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March 15, 2010 | The Current | 5

 NEWS

News at Noon discussion tackles race, employment, incarceration  CHRIS STEWART Staff Writer

At Wednesday’s “News at Noon: Incarceration, Race and Employment,” Beth Heubner, professor of criminology and criminal justice, got a chance to address a topic that she says keeps her up a night. In 1987, there were between 500,000 and 600,000 Americans in prison. Current national incarceration numbers are well above 2 million. A significant number of these prisoners will, at some point, return to society and seek employment, but study after study shows that

employers are wary of hiring a prospective employee who is an ex-convict. Such selective practices are even more common, according to studies, if the ex-convict is black. The primary study source of this information is a shocking 2003 research piece published in the American Journal of Sociology. According to that study’s findings, a white applicant with a criminal record is more likely to get a call back than a black employee without a record. “This topic got me into criminology,” Heubner said. “This topic keeps me up at night.”

The students, faculty, and alumni attending Wednesday’s News at Noon seemed equally surprised to hear some of the statistics that Heubner quoted. Chart after chart drilled home the point that America’s relationship with her incarcerated has drastically changed over recent decades and seems to be out of control. “We have more people in prison than the next 26 countries combined,” Heubner said. The round-table discussion format of News at Noon (the collaborative program series put on by The Current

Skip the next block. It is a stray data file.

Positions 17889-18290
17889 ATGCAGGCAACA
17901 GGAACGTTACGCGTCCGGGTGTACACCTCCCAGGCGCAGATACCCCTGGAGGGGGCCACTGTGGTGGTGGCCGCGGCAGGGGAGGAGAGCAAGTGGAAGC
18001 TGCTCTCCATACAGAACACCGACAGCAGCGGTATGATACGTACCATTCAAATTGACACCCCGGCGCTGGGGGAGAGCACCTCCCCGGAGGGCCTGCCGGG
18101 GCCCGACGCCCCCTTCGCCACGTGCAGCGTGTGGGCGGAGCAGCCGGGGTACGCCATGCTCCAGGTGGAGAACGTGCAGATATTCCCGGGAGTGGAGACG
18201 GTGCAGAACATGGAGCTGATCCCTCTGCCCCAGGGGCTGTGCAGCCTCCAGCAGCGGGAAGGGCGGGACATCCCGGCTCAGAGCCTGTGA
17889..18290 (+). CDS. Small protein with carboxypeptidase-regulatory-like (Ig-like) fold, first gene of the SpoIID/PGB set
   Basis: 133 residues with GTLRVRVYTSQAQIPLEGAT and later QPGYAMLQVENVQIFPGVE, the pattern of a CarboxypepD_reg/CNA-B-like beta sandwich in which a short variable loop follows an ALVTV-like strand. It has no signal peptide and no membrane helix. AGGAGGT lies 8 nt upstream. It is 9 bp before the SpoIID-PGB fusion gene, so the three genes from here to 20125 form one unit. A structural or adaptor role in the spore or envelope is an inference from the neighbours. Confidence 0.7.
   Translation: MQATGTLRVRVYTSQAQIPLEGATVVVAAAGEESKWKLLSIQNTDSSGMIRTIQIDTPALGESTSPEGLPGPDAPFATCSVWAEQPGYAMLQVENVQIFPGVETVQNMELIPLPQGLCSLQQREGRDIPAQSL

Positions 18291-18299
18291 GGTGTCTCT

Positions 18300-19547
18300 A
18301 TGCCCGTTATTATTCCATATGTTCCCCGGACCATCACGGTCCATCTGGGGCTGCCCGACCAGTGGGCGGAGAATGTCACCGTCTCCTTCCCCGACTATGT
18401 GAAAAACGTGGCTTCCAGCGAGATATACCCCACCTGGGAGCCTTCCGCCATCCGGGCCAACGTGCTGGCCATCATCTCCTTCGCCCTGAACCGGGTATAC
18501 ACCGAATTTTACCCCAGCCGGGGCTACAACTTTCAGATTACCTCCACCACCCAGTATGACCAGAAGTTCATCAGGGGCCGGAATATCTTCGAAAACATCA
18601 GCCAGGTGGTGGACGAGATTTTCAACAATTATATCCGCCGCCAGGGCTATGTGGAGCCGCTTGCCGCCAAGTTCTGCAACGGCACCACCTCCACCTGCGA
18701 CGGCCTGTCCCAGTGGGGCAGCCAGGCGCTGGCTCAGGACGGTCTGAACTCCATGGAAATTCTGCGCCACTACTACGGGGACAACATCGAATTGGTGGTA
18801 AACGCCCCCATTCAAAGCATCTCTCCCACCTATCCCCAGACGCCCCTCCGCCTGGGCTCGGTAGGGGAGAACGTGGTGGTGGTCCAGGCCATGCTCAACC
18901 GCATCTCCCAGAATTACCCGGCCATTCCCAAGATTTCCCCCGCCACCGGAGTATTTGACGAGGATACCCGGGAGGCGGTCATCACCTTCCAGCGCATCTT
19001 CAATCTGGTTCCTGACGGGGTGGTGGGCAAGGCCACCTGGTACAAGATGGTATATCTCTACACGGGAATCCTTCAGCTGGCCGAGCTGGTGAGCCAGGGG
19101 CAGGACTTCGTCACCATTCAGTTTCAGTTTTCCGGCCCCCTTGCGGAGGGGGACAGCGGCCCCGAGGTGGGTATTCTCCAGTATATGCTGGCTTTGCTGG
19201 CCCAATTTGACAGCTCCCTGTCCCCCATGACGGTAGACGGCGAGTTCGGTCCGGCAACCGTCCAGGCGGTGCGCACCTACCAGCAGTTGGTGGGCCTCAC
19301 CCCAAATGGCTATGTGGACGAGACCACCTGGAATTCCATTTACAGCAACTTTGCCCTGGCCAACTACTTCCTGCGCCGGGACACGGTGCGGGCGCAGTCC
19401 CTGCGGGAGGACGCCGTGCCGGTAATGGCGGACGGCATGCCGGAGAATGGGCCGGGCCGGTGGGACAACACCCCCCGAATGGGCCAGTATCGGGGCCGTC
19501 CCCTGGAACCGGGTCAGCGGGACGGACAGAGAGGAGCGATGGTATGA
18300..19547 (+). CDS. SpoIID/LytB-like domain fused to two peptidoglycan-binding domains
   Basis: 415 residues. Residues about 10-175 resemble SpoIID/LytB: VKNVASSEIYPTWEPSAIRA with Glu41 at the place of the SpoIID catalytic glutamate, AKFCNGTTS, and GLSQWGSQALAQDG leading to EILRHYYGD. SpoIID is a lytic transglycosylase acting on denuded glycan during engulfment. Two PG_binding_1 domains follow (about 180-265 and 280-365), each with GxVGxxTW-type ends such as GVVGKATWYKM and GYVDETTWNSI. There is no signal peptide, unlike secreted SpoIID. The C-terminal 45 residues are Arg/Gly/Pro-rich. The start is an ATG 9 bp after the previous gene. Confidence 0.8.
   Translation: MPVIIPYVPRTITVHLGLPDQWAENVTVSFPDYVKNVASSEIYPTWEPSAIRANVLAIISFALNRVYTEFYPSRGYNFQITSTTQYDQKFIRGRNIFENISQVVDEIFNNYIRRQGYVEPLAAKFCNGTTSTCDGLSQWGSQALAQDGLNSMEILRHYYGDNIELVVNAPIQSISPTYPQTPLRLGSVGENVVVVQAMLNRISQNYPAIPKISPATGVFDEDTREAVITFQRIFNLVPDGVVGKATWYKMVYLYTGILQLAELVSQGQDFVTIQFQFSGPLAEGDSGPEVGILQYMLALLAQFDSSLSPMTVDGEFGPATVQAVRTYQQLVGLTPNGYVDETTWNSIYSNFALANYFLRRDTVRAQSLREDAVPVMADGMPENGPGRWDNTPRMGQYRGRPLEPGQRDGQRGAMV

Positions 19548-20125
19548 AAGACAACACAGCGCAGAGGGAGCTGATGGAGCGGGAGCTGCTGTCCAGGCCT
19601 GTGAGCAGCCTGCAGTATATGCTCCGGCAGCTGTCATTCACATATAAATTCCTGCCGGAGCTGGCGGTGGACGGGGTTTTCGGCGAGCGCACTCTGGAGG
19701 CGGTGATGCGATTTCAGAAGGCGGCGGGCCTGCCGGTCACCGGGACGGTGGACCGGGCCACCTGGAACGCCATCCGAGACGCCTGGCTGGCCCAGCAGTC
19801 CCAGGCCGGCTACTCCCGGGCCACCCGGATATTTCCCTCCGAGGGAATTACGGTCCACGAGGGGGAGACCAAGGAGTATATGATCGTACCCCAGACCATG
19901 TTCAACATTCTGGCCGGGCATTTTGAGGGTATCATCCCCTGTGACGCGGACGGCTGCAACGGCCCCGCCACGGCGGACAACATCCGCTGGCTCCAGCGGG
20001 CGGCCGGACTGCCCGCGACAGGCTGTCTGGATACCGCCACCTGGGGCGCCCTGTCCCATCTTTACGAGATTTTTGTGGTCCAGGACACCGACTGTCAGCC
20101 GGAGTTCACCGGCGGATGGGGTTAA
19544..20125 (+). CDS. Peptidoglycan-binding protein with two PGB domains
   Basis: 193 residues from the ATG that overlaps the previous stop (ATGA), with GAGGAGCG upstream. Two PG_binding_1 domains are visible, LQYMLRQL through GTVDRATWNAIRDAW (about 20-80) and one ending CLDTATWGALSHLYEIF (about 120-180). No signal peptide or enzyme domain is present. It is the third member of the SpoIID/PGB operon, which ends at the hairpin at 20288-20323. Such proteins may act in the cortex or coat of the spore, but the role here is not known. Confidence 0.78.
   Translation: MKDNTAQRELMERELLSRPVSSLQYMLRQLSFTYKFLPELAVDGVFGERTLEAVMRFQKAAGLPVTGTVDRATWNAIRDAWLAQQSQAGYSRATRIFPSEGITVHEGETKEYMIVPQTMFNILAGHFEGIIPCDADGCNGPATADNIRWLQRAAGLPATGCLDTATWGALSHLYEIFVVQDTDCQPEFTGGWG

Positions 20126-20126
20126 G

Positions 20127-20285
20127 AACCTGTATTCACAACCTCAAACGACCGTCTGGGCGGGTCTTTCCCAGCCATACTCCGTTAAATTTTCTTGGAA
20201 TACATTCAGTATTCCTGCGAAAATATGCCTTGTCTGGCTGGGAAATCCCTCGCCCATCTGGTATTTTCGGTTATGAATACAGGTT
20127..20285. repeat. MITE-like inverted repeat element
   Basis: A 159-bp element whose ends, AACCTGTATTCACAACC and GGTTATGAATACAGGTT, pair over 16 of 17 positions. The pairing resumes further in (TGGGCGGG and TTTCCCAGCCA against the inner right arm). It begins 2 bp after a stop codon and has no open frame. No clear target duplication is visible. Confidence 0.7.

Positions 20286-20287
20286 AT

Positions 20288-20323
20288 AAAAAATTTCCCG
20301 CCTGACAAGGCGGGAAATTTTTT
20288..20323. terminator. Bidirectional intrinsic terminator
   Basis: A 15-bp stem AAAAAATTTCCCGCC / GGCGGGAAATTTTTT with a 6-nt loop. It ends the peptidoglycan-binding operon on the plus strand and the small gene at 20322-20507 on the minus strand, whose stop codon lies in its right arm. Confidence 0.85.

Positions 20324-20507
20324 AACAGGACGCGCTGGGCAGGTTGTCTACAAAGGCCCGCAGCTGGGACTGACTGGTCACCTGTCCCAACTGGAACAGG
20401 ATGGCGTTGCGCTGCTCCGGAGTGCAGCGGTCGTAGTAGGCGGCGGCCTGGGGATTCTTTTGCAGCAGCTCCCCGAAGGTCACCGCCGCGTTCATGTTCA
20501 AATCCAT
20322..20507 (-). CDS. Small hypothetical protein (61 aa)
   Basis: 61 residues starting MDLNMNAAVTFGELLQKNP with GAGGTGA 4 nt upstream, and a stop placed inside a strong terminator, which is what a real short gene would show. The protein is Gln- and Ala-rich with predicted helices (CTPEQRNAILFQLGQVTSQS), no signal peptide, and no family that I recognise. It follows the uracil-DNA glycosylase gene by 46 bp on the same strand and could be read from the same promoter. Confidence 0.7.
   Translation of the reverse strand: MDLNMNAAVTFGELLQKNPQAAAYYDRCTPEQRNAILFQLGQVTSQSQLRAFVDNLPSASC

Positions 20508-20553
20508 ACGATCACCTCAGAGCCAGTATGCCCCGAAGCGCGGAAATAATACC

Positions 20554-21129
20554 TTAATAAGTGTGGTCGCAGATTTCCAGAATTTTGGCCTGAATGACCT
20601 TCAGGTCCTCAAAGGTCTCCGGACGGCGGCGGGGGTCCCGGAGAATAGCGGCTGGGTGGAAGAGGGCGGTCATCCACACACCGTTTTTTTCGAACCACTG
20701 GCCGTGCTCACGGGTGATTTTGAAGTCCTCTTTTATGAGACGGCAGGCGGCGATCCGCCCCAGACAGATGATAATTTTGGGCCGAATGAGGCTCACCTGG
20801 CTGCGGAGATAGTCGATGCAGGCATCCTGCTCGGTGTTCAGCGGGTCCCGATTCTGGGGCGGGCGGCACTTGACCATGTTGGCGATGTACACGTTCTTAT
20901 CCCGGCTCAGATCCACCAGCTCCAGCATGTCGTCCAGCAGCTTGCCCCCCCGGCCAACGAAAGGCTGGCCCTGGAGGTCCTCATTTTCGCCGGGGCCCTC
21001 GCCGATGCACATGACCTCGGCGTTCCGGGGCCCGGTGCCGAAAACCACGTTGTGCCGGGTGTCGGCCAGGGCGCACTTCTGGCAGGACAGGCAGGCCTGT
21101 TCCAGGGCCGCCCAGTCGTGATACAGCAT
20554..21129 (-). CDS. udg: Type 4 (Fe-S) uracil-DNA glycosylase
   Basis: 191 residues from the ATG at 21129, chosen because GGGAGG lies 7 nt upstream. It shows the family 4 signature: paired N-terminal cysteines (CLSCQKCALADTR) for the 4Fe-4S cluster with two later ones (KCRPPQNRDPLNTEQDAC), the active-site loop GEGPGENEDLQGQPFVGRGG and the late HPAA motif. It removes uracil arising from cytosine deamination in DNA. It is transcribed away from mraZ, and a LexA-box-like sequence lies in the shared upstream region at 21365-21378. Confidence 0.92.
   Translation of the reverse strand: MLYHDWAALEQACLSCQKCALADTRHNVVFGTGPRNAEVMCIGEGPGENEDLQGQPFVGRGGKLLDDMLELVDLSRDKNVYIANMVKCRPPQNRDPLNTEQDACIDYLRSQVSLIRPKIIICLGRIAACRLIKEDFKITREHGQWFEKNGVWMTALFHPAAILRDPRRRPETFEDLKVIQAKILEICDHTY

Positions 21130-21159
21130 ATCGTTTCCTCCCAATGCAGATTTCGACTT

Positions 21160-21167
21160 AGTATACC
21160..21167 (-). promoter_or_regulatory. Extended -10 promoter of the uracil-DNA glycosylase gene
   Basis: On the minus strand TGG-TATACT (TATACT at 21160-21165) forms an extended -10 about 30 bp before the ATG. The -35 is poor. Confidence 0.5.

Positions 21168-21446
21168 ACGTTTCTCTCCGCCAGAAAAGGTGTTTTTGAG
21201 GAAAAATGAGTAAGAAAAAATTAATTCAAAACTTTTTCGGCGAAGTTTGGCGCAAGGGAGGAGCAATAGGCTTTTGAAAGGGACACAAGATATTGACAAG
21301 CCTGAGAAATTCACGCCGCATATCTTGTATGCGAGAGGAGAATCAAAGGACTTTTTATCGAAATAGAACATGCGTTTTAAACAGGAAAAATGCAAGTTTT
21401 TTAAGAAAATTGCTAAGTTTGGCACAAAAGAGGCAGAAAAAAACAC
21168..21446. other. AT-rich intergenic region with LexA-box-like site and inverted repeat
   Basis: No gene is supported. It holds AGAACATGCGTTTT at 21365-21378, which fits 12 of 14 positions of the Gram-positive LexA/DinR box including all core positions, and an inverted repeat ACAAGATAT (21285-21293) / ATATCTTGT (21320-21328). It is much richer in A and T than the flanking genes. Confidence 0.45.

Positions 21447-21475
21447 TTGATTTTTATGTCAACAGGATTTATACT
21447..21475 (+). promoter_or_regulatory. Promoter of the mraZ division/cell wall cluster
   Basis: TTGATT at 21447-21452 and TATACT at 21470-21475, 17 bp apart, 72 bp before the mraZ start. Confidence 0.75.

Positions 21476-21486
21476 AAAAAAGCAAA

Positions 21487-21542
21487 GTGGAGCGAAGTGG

and The New York Times) was more somber than in recent weeks. Attendees interacted with Heubner, though the air was quieter than at other News at Noon engagements, some of which have seen fairly fiery debates arise. Peggy Cohen, who is, among other things, director of University of Missouri-St. Louis’ Center for Teaching and Learning, brought her perspective to the discussion. “What are parents and educators doing, or not doing?” Cohen asked. This led to the most animated discussion of the program as the eternal debate of